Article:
Inclement weather conditions throughout December have had a heavy impact on Venezuela. Torrential rains and mudslides have left over 130,000 people homeless and hundreds dead. The rains have also caused extensive damage to infrastructure: 250 roads are notdrivable, dams have been broken, and several bridges have been closed. Governmental response to the crisis included a rather unconventional type of emergency response. President Hugo Chávez asked the outgoing Assembly to grant him special legislative powers for him to be able to deal with the crisis legislating by decree for an 18-month period. The President argued that enabling him to legislate would allow him to correct the environmental damages caused by “capitalism’s irrationality.” In a lame duck session held on December 17, the outgoing Assembly approved the Enabling Law.
Strong rains will have a heavy toll on the already battered Venezuelan economy. Before December’s rains, inflation was already over 25 % and the country was having a hard time recuperating from a negative 3.3 % year-on-year growth rate in 2009. According to the UN’s Economic Commission for Latin America (ECLA, CEPAL), year-on-year growth for 2011 is estimated at negative 1.6 %. Increasing Hugo Chavez’s legislative powers to respond to damages caused by the weather will less likely help the country’s economy grow at sustained positive rates or address inflationary pressures.
Rather than addressing the consequences of inclement weather, the move seems aimed at stripping the incoming opposition legislators from a chance at effectively influencing Venezuela’s policymaking process. Legislative elections held last September granted over two-thirds of seats and 52 percent of the popular vote to opposition candidates summoned in the umbrella political organization Mesa de Unidad Nacional, giving them enough votes to block and shape legislation proposed by the government or pro-government legislators. The outgoing Assembly has been controlled in its entirety by pro-chavista legislators since 2005. The Enabling Law allows Chávez to by-pass any obstacles posed by opposition legislators and grants him unlimited room to legislate on the following subjects:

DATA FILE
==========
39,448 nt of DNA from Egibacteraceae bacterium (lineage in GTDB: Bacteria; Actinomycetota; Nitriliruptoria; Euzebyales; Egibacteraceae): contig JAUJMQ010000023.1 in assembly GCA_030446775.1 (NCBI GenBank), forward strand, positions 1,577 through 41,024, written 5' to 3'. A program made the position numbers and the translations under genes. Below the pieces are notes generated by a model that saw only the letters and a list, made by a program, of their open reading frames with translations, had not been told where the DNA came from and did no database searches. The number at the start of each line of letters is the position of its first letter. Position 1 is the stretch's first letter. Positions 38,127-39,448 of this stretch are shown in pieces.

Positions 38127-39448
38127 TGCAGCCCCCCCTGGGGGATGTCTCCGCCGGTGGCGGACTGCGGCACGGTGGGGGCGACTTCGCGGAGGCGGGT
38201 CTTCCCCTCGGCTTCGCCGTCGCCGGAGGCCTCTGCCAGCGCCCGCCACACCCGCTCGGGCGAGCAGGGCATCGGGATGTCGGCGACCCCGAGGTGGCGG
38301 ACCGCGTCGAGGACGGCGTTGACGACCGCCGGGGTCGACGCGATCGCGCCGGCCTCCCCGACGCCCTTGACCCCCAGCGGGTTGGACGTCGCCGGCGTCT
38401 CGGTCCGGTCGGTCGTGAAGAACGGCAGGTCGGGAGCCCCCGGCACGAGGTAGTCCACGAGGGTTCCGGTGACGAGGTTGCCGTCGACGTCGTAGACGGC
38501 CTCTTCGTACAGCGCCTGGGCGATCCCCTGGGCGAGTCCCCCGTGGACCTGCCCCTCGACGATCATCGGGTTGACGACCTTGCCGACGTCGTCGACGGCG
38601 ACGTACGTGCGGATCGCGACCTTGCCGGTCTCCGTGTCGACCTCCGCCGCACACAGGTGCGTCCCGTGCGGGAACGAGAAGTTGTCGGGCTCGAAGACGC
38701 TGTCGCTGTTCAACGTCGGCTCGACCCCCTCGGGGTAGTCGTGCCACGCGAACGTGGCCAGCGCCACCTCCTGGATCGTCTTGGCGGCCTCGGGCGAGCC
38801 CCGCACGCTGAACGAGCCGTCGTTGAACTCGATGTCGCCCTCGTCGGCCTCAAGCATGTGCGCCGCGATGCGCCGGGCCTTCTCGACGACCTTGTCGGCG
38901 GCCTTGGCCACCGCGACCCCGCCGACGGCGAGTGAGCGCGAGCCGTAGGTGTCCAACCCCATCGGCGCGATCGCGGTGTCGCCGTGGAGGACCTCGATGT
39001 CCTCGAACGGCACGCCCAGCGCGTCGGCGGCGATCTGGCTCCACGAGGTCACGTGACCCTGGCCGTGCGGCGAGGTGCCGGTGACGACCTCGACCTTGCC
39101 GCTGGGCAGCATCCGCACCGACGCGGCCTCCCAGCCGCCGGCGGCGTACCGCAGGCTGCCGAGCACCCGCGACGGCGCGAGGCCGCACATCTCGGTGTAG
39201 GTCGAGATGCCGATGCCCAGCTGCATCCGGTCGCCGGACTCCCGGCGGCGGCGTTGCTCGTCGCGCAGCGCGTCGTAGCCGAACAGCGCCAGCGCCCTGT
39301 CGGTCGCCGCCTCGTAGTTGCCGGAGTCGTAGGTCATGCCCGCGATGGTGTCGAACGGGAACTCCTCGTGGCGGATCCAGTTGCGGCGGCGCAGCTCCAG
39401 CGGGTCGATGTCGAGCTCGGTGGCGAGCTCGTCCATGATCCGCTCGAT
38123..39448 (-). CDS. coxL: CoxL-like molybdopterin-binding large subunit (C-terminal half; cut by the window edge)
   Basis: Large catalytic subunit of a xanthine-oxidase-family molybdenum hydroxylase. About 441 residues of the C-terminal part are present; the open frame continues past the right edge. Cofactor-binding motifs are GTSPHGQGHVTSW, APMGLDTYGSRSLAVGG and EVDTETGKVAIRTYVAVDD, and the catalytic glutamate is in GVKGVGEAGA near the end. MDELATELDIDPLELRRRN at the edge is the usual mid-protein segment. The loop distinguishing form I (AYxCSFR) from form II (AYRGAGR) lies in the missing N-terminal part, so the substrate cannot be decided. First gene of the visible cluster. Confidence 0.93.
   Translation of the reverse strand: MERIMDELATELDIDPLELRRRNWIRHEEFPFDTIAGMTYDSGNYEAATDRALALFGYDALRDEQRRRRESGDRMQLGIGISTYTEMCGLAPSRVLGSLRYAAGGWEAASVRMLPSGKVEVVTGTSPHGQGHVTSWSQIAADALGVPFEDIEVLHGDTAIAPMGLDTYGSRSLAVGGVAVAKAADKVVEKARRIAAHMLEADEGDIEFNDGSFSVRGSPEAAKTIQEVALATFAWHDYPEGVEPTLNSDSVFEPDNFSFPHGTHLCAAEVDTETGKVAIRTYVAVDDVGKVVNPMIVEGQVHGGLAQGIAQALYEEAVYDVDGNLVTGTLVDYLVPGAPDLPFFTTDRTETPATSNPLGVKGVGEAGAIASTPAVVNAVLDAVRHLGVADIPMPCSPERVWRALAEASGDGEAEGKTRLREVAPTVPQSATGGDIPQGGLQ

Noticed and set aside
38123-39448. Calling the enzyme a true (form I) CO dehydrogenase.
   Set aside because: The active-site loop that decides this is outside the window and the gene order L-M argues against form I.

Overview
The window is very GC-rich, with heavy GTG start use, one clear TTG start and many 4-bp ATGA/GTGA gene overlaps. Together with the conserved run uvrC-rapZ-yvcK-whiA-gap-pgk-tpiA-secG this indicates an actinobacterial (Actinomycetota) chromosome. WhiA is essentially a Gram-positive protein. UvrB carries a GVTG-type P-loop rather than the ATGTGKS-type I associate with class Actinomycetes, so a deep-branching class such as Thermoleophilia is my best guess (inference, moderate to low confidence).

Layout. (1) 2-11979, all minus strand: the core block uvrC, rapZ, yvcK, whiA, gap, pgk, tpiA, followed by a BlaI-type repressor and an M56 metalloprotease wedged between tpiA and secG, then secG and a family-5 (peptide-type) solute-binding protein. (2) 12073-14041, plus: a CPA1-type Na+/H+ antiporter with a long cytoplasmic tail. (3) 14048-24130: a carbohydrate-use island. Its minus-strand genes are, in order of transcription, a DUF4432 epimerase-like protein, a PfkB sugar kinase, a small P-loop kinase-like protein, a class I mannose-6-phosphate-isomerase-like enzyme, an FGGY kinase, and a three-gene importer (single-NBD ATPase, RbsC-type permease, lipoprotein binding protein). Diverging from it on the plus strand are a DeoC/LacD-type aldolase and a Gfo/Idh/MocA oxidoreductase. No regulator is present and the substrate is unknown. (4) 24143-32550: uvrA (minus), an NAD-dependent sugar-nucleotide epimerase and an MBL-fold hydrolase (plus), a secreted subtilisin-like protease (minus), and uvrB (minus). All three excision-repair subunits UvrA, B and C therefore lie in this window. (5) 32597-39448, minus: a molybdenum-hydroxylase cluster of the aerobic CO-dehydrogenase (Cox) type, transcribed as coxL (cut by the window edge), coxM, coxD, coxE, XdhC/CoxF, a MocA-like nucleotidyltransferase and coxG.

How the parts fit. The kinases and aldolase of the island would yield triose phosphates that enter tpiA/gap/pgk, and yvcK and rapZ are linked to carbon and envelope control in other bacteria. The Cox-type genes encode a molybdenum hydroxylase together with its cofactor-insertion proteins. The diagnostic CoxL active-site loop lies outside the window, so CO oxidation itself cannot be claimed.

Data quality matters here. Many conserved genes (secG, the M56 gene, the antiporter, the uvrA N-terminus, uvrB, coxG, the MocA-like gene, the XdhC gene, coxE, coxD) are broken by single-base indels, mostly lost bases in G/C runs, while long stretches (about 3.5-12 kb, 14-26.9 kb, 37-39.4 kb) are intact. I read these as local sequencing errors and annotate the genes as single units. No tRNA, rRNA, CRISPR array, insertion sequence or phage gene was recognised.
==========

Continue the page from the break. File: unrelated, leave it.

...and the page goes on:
- Any policy issues related to human needs and poverty derived from inclement weather conditions, as well as those derived from social conditions caused by the country’s environmental challenges
- Infrastructure, transportation, and public services
- Use of rural and urban land as well as organization of Venezuela’s territory. In other words, stripping mayors and governors (particularly those in the opposition) of their limited powers and more property expropriations
- Public and private finance and taxation
- Public security and judicial security
- Security and defense
- International cooperation
And if the previous eight categories don’t give Chavez enough power to legislate over almost all policy areas, he would also have the power to legislate over Venezuela’s socioeconomic framework. Inclement weather dispossessed not only those directly affected by the rain and floods, but also the country’s opposition in the Assembly.